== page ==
I’m going to defer to Tech N9ne here, since in the liner notes he describes the concept of this album far better than I could myself: “This ‘Vintage Tech’ album was made for the fan who has been here since day one, for the new found fan who missed the early material, and the fan who has just been waiting two years for the new album […] a lot of these songs you might not have heard due to the content, but I’m at a point in my life where the fear of death is no longer present, so I thought this was a good time to let it loose.”

The two years that Tech N9ne refers to cover the gap between this album and the release of “Absolute Power.” If you copped that album and/or any of his previous work, you represent a cult underground following that’s always on the verge of going mainstream but never quite seems to crossover. That’s the way it seems to go sometimes. Esham is still waiting for people outside Detroit to catch on. Common and Twista both struggled in obscurity for years as Chi-Town rappers on the come up. Tech N9ne is the gritty witty rapper who’s never saditty straight out of Kansas City. Actually that’s not all true – Tech can be pretty damn cocky at times. One of the dopest songs on his last CD was “I’m a Playa,” a brash self-descriptive narrative where he was “lookin clean cut/matchin from head to toe dippin with a mean strut.” Complete with a beat and chorus that both mocked and paid tribute to “Amadeus,” the song was a certifiable banger as was the rest of his album in every way that counts – except that is on the charts.

Tech may not get wreck on Billboard like he should, but he’s still got hella loyal fans from the midwest of the U.S. to worldwide, and they will certainly appreciate “Vintage Tech.” Tech is an MC who believes in taking everything to the max, even when it comes to being conceptual. You may have thought it was ill when Common flipped “H.E.R.” as “Hip-Hop in it’s Essence and Reality” but wait until you check out Tech’s album and see a whole new side. “S.H.E.” ain’t a nice dime who went from b-girl to gangsta bitch, “S.H.E.” was ill as hell and off the fuckin chain right from the start:

“I was cool, I was drinkin my juice I was never really in the mood
‘Til I was approached by a beautiful angel, in the nude
But I flipped my top, when she set that butter skin on my lap I was shocked
Lips locked, feelin like my heart stopped, she was HOT, she was
Carmen Elektra, in the chest, Aaliyah by the waist
Jennifer Lopez in the ass – but she was an angel in the face
She asked me if I wanted a dance on the couch
With the look of a zombie I reached into my pouch, and shelled it out
Then she took me, by the hand, and led me, to the land
Where the men could forget about all of his problems at hand
The scent of a woman, she’s wearin Chanel, hypnotized by the smell
A glimpse of hell and bodily meltdown is what I felt now
I came with five hundred, tried to keep it all but she want it
At the ATM to get fo’ mo’, that’s the limit that U.N.B. bank let go
It’s funny, how she didn’t kiss me and didn’t fuck me
but still got away with all of my money
SHE, took everything that I head, fiendin from the face hella bad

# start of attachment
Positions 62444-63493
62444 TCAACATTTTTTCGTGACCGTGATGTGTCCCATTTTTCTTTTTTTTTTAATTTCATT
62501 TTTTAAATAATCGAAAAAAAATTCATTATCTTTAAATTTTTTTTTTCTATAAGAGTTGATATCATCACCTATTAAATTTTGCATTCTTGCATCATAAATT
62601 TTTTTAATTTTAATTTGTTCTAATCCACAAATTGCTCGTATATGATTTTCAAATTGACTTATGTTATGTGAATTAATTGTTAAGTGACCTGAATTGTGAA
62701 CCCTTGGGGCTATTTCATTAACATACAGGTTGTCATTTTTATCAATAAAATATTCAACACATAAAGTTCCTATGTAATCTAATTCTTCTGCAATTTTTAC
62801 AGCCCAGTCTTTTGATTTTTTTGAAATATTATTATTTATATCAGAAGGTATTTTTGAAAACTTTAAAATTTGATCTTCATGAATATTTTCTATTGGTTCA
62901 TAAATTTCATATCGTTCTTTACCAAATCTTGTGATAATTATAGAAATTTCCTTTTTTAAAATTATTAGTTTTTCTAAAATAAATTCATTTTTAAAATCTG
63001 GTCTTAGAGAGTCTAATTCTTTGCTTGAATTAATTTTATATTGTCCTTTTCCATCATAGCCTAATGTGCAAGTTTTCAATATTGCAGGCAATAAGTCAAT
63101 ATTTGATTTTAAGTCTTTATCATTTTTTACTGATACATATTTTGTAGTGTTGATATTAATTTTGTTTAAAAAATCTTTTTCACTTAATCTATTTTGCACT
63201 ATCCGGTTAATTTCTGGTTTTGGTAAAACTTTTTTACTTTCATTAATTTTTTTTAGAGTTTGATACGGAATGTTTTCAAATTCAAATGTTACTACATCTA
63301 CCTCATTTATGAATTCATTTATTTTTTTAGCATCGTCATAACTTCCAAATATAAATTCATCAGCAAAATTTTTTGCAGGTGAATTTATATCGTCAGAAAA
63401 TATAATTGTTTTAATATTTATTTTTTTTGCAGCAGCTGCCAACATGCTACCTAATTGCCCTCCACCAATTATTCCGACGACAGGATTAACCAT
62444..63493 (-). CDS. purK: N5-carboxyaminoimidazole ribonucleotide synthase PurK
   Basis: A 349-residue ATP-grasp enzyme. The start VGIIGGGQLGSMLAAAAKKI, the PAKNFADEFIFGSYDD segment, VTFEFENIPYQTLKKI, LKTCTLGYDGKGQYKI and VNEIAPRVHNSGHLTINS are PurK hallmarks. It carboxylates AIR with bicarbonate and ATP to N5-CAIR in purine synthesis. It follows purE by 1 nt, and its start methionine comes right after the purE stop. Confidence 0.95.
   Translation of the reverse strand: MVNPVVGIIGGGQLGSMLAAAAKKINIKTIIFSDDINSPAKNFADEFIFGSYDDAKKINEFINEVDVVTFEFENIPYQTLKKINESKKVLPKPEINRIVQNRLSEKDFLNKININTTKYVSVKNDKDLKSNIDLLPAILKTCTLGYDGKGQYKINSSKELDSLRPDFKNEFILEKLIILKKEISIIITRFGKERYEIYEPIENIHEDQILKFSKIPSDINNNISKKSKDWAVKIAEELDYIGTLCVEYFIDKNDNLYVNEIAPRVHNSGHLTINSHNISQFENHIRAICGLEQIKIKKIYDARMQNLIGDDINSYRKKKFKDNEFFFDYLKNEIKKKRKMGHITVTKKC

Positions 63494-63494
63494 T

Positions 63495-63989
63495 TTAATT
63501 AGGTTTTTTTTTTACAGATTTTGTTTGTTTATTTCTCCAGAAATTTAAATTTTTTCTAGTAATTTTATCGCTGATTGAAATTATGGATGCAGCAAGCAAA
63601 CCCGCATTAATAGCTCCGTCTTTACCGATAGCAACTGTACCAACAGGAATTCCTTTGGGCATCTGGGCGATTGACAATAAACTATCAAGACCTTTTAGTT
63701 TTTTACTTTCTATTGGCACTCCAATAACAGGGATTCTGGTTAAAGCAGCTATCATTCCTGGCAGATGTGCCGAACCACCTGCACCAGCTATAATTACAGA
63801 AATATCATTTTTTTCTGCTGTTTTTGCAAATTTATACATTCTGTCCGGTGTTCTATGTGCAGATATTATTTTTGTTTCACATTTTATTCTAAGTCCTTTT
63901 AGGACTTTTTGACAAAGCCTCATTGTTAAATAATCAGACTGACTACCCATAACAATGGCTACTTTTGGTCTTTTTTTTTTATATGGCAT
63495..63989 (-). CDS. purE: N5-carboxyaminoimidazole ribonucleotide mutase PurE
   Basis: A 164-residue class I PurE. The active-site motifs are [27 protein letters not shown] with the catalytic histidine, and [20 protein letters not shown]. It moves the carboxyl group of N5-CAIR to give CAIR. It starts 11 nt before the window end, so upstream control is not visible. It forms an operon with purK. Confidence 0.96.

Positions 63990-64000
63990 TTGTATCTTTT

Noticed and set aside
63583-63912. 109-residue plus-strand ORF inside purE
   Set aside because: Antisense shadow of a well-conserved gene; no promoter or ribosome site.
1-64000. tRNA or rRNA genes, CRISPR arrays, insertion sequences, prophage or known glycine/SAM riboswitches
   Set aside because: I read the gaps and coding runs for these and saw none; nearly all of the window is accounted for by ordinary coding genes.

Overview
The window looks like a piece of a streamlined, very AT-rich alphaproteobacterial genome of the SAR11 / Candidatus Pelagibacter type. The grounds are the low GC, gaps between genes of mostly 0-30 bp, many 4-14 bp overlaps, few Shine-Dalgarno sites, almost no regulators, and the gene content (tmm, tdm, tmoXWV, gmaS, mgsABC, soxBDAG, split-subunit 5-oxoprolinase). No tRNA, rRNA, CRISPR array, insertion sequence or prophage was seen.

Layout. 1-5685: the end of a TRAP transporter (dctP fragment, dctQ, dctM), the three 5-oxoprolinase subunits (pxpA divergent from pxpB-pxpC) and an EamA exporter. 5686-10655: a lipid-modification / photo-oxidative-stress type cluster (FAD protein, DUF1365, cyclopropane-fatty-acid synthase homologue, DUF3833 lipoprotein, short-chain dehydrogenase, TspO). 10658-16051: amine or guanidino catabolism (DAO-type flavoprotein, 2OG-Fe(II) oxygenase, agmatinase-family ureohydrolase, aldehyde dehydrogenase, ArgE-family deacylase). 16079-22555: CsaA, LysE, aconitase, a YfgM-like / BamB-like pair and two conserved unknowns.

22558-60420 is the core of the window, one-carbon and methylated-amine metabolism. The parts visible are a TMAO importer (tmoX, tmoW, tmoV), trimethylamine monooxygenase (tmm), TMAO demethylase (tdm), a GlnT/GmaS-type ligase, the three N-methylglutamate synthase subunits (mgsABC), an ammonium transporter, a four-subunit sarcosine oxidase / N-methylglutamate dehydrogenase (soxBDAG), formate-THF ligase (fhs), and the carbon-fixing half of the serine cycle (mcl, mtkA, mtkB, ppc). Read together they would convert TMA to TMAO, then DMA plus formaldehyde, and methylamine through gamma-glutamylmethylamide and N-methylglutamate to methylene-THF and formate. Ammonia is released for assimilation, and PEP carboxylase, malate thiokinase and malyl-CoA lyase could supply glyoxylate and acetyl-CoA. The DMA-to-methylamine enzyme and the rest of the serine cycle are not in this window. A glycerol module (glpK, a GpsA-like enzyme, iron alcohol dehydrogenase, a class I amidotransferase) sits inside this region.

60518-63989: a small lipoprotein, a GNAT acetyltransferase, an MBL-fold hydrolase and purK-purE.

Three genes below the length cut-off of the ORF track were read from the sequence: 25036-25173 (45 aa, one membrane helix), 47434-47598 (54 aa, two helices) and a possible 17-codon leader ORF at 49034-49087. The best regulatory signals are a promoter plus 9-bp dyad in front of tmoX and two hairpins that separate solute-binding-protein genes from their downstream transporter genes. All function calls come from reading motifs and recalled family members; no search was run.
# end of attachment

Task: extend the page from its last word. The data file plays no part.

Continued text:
SHE, took everything that I head, fiendin from the face hella bad
The next day my wife’s checkin the account
She said you’re only bringin four thousand a month
So last night you spent damn near a thousand on what?
A new piece of equipment, for the studio, she never really ever truly know
That I spent it all at a nudey show”

If you hadn’t guessed who “S.H.E.” is by now, she’s “Seductive Human Erotica.” Damn girl sounds so fine that Satan himself must have sent her to seduce Tech. That’s one of Tech’s many strengths – his intensely descriptive lyrical narratives. He’s also hella fast with the tongue when he chooses to flip that style, but remains remarkably clear in diction and delivery at almost all times. There’s a lot of ill concepts on the album though, such as the self-produced “Save Yourself” rapped to the tune of a timeless Christmas carol, the classic underground cut “Now It’s On” with the 57th Street Rogue Dog Villains, the surreal “Red Necro” where Tech happily slays posses full of racists at every opportunity (from a road trip to Cali to working a 9 to 5 manual labor job) to even darker songs like “Trapped in a Psycho’s Body” and “My Own Hell.” Yet despite all the madness, haterizing and discrimination Nina is not afraid to declare “Victory” over the industry and all of his weaker foes. Originally a bonus track on “Absolute Power,” it still sounds fresh here:

“Yo, yo, they thought it was over but I gots to bust
Call them foes stealin flows that they got from us, what?
We comin through your city with lots of lust
Get the dough get ya hoes then we knock ’em up and cut
Still clownin, jealousy be frownin
Keepin the street poundin, haters that be downin y’all
Keep houndin, lookin for new sounds
That Nina done put down, well hey baby you found ’em
We victors, invested in big wars
We coming to get yours, we hit ’til it get sore
We spit, acrobatical, never simple schematical
Vivid liquid compatible, shrooms X’s and aderals
Thought +Anghellic+ wouldn’t make it, we take it
Every time get your girly butt naked
Real melons, still heaven, still Hell’n Still bellin through the city with them class A felons”

From the opener “Lost Lair of B’zle” to the halfway point of the “I’m a Playa (Remix)” to the closer “Shocked” featuring Kutt Kalhoun, Tech N9ne continues to prove why he’s one of the underground’s best kept secrets. The only two things holding him back are a lack of publicity and an occasional lack of beats ill enough to keep up with his overactive mental and sometimes deranged delivery. “Vintage Tech” is that and then some, and even for the uninitiated into his madness it should prove a highly satisfying purchase.

Tech N9ne :: Vintage Tech
7.5Overall Score